Did I recently return from the library with a bag of books by Philip K. Dick, Ursula K. Le Guin, and Samuel R. Delany?
Did my husband sign on to live with a woman who has strayed into an alternate history in which she never left the library in Bloomington, Indiana?
Perhaps I have gotten a little carried away.
I have now turned from SF novels to short stories. On my bedside table is an anthology, Queen Victoria’s Book of Spells: An Anthology of Gaslamp Fantasy, edited by Ellen Datlow and Terri Windling. It includes 18 stories by such quirky, compelling writers as Gregory Maguire, Tanith Lee, and Catherynne M. Valente.
In the preface, Dadlow and Windling explain the genre of Gaslamp Fantasy, which is not quite like steampunk.
Steampunk fiction, which blends nineteenth-century settings with science fiction elements, receives a great deal of popular attention these days, yet it is only one form of the diverse range of fiction that falls under the Gaslamp Fantasy label. You’ll also find historical fantasy, dark fantasy with a deliciously gothic bent, romantic tales, detective tales, and ‘fantasies of manners’: magical fiction that owes more to Jane Austen, William Thackeray, and Anthony Trollope than to C. S. Lewis and J. R. R. Tolkien.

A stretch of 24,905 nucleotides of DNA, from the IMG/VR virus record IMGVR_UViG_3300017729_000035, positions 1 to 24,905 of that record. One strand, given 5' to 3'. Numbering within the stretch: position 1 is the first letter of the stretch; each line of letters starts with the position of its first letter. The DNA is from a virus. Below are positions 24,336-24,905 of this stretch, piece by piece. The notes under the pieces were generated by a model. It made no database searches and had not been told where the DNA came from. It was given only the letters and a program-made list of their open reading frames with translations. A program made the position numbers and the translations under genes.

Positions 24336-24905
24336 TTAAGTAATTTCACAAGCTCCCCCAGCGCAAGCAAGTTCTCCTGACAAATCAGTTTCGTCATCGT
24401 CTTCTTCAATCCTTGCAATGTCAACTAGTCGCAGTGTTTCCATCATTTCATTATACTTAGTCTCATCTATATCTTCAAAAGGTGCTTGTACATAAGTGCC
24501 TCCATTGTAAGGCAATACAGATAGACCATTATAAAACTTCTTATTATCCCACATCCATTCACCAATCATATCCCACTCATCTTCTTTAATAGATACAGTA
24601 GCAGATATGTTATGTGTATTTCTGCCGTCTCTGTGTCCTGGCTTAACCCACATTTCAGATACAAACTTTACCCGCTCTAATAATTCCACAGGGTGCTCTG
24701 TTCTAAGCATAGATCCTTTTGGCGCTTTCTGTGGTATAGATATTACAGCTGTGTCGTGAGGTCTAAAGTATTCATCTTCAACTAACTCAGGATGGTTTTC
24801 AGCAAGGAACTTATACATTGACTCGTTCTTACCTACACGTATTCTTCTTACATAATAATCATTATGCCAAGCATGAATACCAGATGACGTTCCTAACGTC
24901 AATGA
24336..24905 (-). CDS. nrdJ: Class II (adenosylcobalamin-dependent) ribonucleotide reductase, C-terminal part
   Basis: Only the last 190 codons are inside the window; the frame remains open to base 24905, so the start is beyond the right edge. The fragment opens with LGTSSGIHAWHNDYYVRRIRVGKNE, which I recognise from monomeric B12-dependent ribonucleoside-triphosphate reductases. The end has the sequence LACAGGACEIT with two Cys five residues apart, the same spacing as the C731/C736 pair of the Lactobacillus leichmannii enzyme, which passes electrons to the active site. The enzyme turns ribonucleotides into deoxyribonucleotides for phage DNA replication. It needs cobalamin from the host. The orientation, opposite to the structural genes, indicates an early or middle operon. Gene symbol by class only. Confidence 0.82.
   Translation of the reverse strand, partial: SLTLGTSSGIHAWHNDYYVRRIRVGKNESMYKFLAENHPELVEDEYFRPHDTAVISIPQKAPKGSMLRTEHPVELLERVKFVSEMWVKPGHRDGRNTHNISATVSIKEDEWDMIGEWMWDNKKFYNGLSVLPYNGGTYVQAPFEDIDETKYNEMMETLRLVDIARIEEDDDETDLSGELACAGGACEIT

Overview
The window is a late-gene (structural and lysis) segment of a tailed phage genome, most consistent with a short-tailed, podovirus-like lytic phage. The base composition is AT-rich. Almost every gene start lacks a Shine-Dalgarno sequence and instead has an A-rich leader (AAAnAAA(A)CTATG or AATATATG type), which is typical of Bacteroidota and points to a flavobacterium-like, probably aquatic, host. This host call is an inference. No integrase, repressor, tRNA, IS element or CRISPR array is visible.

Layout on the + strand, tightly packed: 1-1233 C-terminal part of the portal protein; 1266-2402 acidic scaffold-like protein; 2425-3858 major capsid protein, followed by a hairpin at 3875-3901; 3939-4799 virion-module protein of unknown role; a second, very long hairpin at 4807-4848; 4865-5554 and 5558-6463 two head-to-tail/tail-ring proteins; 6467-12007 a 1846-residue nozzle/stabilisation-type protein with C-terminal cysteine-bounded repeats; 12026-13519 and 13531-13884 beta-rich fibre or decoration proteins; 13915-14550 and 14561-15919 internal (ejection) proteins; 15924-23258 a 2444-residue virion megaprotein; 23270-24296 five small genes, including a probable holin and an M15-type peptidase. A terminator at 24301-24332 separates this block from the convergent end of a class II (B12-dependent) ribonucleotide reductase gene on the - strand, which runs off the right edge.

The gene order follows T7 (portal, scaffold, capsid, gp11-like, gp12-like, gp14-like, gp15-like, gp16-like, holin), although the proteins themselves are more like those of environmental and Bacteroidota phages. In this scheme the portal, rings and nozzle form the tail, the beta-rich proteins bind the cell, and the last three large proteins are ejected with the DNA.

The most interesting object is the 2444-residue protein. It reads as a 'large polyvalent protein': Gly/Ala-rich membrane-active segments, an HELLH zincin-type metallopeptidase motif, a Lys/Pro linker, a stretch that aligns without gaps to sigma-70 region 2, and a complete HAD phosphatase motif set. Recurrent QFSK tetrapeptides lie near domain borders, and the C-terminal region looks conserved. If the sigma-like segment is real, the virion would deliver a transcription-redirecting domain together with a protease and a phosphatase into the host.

This summer, when not reading SF, I’ve been reading early 20th-century realistic comedies by H. G. Wells and Elizabeth von Arnim (who were briefly lovers, and their influence on each other’s work shows).
And so I’m behind on my Man Booker Prize longlist predictions. Not that I ever HAVE predicted them, but this year I’ve read very few new books. Since the Booker list will include Americans, I would love to see Karen Joy Fowler’s We Are All Completely Beside Ourselves, winner of the PEN/Faulkner Award, on the list. (I wrote about her stunning novel here.)
The British know how to create suspense with their longlists and shortlists, and readers and bloggers seem genuinely to care about who wins. At our house we are always excited about the Booker longlist. In 2009 we even read James Lever’s Me Cheeta, the autobiography of the chimp in the Tarzan movies. (We found it in the nonfiction section of a suburban library, and the librarian ignored our insistence that it was fiction.)
Can’t wait to see the longlist tomorrow.